We are still in the aftermath of the Argentina GP, and although some of us are already looking forward for the third round of MotoGP 2018 season, in a week in Austin, Texas, there’s still those who seem to be going back to the past.
That’s the case of Italian journalist Maurizio Bruscolini, specialist in MotoGP who writes for Italian newspaper Gazzetta Dello Sport and news portal TutomotoriWeb.
In an interview for a radio show in Italy, Bruscolini said that Yamaha management didn’t like seeing Uccio Salucci, Valentino Rossi best friend and his personal assistant, act the way he did against Marc Marquez, Alberto Puig and Emilio Alzamora, preventing them from entering the Movistar Yamaha box to apologise for what happened minutes before during the MotoGP race.
Lin Jarvis, Yamaha Racing manager, stood in the background just watching the whole scene, and did nothing but watch. This, according to Maurizio Bruscolini who quoted sources within the team, made the Yamaha management in Iwata question who’s really in charge of operations at the factory Yamaha team, and so they warned Uccio for his behavior.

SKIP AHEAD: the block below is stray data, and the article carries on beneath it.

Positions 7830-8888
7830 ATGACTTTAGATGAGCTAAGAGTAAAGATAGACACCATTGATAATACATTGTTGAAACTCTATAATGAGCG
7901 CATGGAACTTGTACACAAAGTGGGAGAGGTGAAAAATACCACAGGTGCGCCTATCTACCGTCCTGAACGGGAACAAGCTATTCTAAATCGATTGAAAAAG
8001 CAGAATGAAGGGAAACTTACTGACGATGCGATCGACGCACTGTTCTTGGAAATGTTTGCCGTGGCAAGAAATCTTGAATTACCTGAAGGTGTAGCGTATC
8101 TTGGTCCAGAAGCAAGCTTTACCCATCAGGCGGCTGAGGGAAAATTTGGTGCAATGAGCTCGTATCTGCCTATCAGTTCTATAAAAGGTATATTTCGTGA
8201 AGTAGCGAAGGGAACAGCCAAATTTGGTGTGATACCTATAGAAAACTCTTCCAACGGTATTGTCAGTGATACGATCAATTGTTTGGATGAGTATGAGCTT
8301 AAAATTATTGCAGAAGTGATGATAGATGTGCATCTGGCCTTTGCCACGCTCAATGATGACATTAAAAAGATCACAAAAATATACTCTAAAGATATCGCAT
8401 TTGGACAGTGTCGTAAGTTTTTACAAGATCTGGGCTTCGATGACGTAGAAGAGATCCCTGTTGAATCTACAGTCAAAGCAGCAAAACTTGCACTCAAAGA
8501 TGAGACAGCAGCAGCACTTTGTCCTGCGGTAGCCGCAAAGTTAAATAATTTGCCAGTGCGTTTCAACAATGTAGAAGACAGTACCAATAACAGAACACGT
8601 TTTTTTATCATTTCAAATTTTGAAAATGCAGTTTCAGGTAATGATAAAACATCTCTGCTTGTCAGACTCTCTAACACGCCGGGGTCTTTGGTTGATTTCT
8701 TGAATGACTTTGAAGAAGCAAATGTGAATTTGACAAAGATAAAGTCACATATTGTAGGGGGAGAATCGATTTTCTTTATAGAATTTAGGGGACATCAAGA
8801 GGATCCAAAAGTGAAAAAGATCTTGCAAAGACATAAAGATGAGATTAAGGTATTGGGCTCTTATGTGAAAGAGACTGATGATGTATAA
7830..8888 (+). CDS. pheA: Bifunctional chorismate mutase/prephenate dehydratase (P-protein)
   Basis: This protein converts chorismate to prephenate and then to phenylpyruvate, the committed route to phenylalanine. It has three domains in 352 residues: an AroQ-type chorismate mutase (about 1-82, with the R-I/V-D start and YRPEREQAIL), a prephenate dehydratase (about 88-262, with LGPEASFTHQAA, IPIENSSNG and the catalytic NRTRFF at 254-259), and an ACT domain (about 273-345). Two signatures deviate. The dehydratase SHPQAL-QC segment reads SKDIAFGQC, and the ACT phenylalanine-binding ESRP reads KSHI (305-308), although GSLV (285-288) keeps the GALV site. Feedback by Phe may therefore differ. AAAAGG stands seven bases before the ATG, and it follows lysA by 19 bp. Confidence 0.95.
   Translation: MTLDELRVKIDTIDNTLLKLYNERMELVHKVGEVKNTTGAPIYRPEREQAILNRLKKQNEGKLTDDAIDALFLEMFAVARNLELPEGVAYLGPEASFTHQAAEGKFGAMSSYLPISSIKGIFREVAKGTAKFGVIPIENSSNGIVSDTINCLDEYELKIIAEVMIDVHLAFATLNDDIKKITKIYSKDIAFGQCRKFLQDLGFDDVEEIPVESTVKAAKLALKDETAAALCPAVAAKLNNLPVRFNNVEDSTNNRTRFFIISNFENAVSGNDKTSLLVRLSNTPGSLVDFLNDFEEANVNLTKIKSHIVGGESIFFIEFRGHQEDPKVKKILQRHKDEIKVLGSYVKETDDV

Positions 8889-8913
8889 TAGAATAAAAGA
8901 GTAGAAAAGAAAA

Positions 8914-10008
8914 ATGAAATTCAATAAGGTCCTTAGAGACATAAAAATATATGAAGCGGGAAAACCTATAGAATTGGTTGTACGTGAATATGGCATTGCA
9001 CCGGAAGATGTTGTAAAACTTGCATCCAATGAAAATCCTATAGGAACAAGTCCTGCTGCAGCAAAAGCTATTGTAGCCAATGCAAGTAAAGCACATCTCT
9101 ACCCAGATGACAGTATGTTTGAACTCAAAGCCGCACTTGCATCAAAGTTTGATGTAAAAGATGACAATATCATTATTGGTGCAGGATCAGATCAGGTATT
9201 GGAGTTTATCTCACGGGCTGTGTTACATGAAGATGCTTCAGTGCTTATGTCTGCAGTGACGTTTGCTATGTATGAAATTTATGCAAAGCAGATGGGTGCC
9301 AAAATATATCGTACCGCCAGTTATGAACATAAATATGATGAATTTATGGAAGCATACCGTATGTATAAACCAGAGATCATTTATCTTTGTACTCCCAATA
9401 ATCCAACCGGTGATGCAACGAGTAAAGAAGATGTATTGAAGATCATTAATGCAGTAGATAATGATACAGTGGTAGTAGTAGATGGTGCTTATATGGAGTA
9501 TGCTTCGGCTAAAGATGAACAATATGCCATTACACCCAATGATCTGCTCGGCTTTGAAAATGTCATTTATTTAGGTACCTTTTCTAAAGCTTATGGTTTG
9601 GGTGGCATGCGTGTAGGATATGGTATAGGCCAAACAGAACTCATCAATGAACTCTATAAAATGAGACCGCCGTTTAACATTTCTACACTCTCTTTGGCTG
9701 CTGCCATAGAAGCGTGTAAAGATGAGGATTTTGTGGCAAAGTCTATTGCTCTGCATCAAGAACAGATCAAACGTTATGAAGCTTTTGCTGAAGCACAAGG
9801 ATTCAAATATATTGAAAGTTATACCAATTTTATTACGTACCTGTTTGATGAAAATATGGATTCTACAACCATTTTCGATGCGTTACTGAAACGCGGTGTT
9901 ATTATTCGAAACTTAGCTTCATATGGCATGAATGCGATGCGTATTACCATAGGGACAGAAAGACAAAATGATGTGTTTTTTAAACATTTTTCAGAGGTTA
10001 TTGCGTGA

Yamaha doesn’t want to see Uccio repeat this type of actions again in the future, and they’ve told him that if he does it, he won’t be able to enter the Movistar Yamaha box again.
— MotoGP™🏁 (@MotoGP) April 8, 2018
Maurizio Bruscolini goes even further and says that right now the MotoGP paddock is living a kind of “turf war”, with two clans fighting for power: on one side we have the “VR46” clan, who dominates the paddock for a long time now, over 15 years, and on the other side we have the “MM93” clan, who is gaining strength through the dominance Marc Marquez shows on track.
As it’s normal, the clan that dominates doesn’t want to lose that power, and the clan that is trying to get that power for themselves does everything to get it. Usually these clashes stay off the track so the fans never really noticed it, but now things have grown to another level and we’re seeing riders fighting on and off track.
We need to wait for the next MotoGP round in Austin, Texas, to see if things will calm down or if the problems will continue to grow.